- Posted by Masaki J. Yamada
- On December 22, 2016
Washington Courts allow an insurer to determine its duty to defend an insured against a lawsuit based only on the face of the complaint and the limitations of the insurance policy. This is otherwise known as the “eight corners” rule (four corners of the complaint plus the four corners of the policy). In other words, the insurance company is not permitted to rely on facts extrinsic to the complaint in order to deny its duty to defend an insured. See Truck Ins. Exch. v. VanPort Homes, Inc., 147 Wn.2d 751, 763 (2002). The laws in Washington provide greater protection to the insured over the insurer when it comes to the insurer’s duty to defend. The duty to defend a claim is triggered if a claim could “conceivably” be covered under the policy. See Woo v. Fireman’s Insurance, 161 Wn.2d 43 (2007). If there is any ambiguity in a policy with regard to coverage, the ambiguity is interpreted in favor of the insured.
As a result, contractors in Washington regularly tender claims or potential claims to their insurers even when damage has not occurred but will occur in the imminent future. Especially in the context of construction defect cases, a contractor will tender such a claim to its insurer to trigger the broad duty of the insurer to provide a defense. We also regularly recommend this to our contractor clients. For example, if a building owner serves a contractor with a claim that the construction and installation of a window system will imminently cause leaks and corrosion, we would recommend that the contractor tender the claim to its commercial general liability insurer. Washington courts have found a duty to defend when there are allegations in the complaint that covered damages will occur in the imminent future.
A recent decision by a Washington Federal Court, however, suggests that not all claims for potential future harm trigger a duty to defend. In Am. Mgmt. Servs. E. LLC v. Scottsdale Ins. Co., et al., 2016 WL 1558615, a declaratory judgment action filed by the insurer, the Court found that the insurers owed no duty to defend the insured, a property management company and its CEOs, for alleged “falsification of work orders” despite the fact that they allegedly posed and continued to pose a direct risk to the life and safety of the residents of the housing project. The Court found that such allegations do not constitute “bodily injury” or “property damage” under the CGL policies at issue. The Court further stated that “[l]ogic dictates that without an actual harm suffered, there cannot be any damages awarded because of “bodily injury” or “property damage.”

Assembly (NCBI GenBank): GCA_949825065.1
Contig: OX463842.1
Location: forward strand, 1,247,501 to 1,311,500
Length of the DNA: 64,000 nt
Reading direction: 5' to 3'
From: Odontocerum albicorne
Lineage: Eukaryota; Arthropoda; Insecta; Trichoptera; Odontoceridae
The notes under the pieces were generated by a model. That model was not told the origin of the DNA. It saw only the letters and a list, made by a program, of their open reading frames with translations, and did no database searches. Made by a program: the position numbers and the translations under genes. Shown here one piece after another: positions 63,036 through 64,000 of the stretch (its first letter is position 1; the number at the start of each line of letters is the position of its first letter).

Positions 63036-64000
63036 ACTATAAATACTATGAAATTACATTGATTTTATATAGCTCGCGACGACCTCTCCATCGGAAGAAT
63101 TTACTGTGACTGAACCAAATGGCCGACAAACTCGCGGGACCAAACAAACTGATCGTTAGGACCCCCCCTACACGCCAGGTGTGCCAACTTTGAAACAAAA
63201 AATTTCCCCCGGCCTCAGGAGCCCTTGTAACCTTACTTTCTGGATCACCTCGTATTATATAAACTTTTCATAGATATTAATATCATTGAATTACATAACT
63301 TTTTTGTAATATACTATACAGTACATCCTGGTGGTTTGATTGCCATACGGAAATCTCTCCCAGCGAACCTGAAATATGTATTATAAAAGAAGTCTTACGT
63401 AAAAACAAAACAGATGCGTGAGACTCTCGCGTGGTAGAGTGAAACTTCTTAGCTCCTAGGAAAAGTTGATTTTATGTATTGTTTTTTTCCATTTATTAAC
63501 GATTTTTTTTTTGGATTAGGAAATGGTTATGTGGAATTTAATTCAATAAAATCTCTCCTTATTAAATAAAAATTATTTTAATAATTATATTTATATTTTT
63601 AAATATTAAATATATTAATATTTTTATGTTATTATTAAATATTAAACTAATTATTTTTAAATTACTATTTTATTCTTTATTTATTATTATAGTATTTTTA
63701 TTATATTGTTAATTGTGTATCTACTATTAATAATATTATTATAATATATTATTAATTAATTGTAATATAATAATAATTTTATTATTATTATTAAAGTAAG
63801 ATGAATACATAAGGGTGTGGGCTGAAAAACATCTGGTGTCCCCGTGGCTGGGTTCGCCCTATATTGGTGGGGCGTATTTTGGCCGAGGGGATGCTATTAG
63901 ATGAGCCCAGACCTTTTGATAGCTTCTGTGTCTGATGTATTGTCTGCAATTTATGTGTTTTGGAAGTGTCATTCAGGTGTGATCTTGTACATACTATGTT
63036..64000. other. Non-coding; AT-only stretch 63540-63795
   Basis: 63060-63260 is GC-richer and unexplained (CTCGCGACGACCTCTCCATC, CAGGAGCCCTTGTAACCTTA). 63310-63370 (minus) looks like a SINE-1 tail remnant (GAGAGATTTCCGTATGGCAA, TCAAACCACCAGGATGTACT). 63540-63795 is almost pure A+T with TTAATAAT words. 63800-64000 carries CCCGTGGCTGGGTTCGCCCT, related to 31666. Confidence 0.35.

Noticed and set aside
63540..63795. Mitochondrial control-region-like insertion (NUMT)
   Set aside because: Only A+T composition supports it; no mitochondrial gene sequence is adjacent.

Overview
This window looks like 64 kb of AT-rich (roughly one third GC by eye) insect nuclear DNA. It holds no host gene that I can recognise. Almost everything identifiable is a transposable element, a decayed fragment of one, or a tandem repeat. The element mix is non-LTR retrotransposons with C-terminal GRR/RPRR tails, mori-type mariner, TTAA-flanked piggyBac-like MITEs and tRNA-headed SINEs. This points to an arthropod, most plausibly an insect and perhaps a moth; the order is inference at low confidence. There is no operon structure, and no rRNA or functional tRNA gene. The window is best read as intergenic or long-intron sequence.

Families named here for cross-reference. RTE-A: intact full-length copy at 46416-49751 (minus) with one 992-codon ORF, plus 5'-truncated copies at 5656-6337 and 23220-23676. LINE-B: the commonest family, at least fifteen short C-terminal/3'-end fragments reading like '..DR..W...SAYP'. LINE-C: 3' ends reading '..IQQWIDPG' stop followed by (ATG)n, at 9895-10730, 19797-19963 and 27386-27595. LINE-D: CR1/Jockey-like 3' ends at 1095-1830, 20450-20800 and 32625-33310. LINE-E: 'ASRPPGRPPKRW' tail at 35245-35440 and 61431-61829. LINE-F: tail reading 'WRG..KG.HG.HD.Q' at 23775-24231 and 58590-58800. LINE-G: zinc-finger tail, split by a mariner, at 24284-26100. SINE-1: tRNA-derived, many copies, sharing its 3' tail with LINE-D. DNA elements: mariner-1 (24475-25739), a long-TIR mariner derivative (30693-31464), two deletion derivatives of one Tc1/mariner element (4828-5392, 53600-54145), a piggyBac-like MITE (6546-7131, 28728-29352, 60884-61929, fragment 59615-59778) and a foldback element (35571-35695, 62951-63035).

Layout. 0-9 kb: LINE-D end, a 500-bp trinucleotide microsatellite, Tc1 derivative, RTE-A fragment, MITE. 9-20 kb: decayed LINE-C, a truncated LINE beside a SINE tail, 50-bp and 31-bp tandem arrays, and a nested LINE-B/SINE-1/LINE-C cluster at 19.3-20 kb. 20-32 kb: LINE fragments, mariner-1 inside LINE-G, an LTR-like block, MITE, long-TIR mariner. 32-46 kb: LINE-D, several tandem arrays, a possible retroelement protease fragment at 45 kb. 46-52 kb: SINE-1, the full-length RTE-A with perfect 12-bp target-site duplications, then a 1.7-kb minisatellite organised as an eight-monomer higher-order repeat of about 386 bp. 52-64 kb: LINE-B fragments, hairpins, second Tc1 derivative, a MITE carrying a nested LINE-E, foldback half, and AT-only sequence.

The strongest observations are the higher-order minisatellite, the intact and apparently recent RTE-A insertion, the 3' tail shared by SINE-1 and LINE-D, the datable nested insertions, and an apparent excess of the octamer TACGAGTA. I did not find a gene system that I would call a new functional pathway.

The Court found that costs incurred to prevent future damage falls outside the definition of “property damage” under CGL policies. The Court went on to state that the creation of a risk of harm, without any alleged physical injury to the properties, was insufficient to trigger defense coverage. The insured attempted to argue that “the pleadings were sufficiently broad that there was ‘the possibility that the underlying plaintiffs could introduce evidence of actual property damage and/or bodily injury … in support of their claims.” The Court declined to accept this argument and reiterated the general rule in Washington that it is not enough to merely speculate that the underlying plaintiffs could, at some later time, allege actual injury or damage.
The Court also used the rule that extrinsic evidence outside of the complaint cannot be used to determine coverage against the insureds, which is a rule commonly used against insurers who deny the insured coverage. The Court determined that the allegations in the underlying complaint clearly did not allege an injury. Specifically, the Court pointed out that the extrinsic evidence, submitted through employee affidavits, did not reference specific injury, but merely the possibility of future harm.
Based on the Court’s ruling in this case, insurers may be able to seek declaratory judgment on their duty to defend when there is no allegation that “property damage” or “bodily injury” has already occurred, but merely the possibility that such harm could occur or will occur in the imminent future. This ruling is significant because despite the complaint pleading facts regarding imminent risk, the Court found the insurer had no duty to defend. This case could make it more difficult for contractors and developers to tender claims for potential property damage or damage in the imminent future to their insurers. While it is a federal case and not a Washington State case, this case would allow an insurer to immediately file a declaratory judgment action in Washington federal courts.